It’s a different life for Chris Algieri that he’s living right now. Yes, familiar elements are still present; he still lives with his mom and dad in Huntington. But his day planner now, it’s packed with potentially lucrative meetings, and sessions booked with major media and training sessions for the fight which would, if he won, catapult him into the realm which he currently resides in, to a whole nother space. Put this way: if Chris Algieri beats Manny Pacquiao on Nov. 22 in Macau, this young man will enjoy a brand of attention and acclaim that no boxer in this nation has seen since…it’s been awhile.
Dispense with political correctness and an admirable but facile stance on the invisibility of race, for a moment. A Caucasian pugilistic sensation, one with a supremely telegenic face, an absence of run-ins with authorities, with an ability to articulate in engaging and enlightened repartee, that dude is going to get catapulted into a special place.
But first, he will taste a nibble from that tree. He and reps are chatting with Nike, Adidas and Under Armour about wearing their gear for the Pacman clash; that would earn some sweet pocket change, enough to make a dent in a Manhattan bachelor pad, if he so desires…or maybe get started on a chain of joints like Joe Namath used to have. I ran that by Algieri on a Wednesday chat, partially joking, but not fully, because we should never underestimate the power of messaging, of marketing inundation, while focusing on a magnetic sort who could attract eyeballs from so many different demos. This kid could, as I told you after he beat Ruslan Provodnikov in June and started politicking for a Pacquiao scrap, find himself in ultra-rare territory.
But I am getting ahead of myself, merely considering the angles. So, I think, is Algieri, casually considering the possibilities if his upset train keeps chugging. We chat while he’s enroute on the Long Island Railroad to NYC for some social media training at HBO, which is packaging the Pacquiao-Algieri PPV promotion with Top Rank, the 29-year-old hitter. He assures me, all this endorsement talk and the like is definitely ancillary to him. “I’ve kept up with my workouts,” he says. “And (friend and media relations pro Kevin Rooney Jr.) has been handling the media and scheduling stuff.” Wednesday would have been Algieri’s fourth day of doing boxing training, all the typical stuff aside from sparring. He works with his coach Keith Trimble, who has a gym in the LI town of Bellmore. Sparring will start soon, and Algieri admits he’s looking forward to some swapping of leather. “”Yeah, I like to punch people in the face,” he says. “I’m looking forward to doing that again.”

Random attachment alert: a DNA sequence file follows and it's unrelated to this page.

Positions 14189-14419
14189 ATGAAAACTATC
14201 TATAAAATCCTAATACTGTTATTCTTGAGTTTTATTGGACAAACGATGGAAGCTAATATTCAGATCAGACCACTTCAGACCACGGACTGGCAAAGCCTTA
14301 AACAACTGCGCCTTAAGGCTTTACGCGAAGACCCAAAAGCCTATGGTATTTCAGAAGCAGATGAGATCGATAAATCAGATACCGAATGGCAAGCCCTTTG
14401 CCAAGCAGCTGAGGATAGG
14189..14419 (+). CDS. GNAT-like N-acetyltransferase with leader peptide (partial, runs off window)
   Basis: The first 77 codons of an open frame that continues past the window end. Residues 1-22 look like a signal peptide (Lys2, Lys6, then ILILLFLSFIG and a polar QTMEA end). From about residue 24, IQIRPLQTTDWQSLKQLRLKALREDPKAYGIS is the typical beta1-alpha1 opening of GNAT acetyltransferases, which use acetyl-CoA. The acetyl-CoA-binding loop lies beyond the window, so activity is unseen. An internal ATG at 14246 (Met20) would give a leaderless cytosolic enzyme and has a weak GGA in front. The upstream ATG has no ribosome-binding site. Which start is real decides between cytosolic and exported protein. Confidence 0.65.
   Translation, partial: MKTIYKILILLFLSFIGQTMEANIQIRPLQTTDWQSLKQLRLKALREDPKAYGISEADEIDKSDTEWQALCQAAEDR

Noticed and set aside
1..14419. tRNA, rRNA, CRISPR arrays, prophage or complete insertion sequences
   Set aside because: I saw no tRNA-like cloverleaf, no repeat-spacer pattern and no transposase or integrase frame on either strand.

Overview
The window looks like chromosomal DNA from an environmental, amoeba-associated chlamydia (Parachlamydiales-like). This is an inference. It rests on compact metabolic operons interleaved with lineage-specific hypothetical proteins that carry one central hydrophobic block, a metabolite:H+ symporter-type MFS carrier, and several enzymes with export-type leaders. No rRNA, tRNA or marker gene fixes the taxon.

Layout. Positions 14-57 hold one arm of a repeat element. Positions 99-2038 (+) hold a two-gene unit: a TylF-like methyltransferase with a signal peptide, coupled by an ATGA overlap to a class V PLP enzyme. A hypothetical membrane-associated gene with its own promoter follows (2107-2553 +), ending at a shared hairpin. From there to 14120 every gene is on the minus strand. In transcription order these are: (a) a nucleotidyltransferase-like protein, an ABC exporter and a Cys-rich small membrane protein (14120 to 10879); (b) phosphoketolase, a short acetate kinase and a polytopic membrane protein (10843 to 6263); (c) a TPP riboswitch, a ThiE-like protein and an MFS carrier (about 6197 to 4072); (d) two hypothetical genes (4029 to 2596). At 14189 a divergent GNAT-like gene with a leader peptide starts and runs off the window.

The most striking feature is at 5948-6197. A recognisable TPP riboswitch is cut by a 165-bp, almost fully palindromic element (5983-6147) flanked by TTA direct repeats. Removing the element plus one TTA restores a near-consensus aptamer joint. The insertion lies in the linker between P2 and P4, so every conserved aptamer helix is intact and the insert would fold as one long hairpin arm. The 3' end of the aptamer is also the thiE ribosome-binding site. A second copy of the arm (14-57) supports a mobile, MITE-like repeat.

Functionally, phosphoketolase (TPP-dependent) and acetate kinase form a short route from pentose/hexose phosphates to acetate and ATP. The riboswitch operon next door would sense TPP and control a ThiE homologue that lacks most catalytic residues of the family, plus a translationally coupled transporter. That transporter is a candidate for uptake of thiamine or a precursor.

He’s been here, there everywhere, on Fox News, on this show and that, getting trotted out as a bigwig and tons of functions. On Saturday, his alma mater, Stony Brook, will honor him. Thus far, the upwave of interest and buzz has been basically a smooth sail. “Yeah, I haven’t had any beefs or anything. I’ve actually never been in a street fight.” He is, yes, looking forward to the college’s “Chris Algieri Day,” and noted he will not be available should any co-eds look to snag him for some keg stand sessioning. “None for me,” he says, chuckling.
The Long Island boxer will be in Vegas to train with coach Tim Lane for five weeks, and then to Macau for a total of ten days. It will be a majestic Thanksgiving should he come back having beaten The Congressman, it should almost go without saying.
Algieri isn’t even hoping a smidgem he says, that Pacman is looking past him, dabbling too much in his hoop dreams, and leaving himself open to be upset. “Manny can be seemingly all over the place and be focused,” Algieri says. “I’ve just got to focus on myself.”
That focus includes a desire, not a burning one, as there is a large hurdle to traverse in Macau, to fight Floyd Mayweather after Pacquiao. Did he watch Floyd’s latest outing, against Marcos Maidana? “I did,” Algieri says. “It was typical Floyd. I expected Maidana to press the action more, Floyd kept the pace slow. Maidana did hit him with that big shot in the third. It was a good win. I agree with you, Mike, I’m not sure why so many people were (crapping) on Floyd afterwards (critiquing his performance). Maidana won like one round, what should Floyd have done? Maidana fought the wrong fight. Technically, he was sound, but he didn’t do enough.” (Note, I have called Robert Garcia too many times to get his take on Chino’s showing. I will type a story if and when he chooses to call back.)
And, did the New Yorker see anything that he’ll tuck away for that hoped-for later? “Floyd kind of does the same stuff to perfection by now,” Algieri says. “He’s similar to Pacquiao, in that he’s mastered what he does. Could we have a better plan (than Maidana) against Mayweather? Absolutely.”
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— Photo Credit : Chris Farina – Top Rank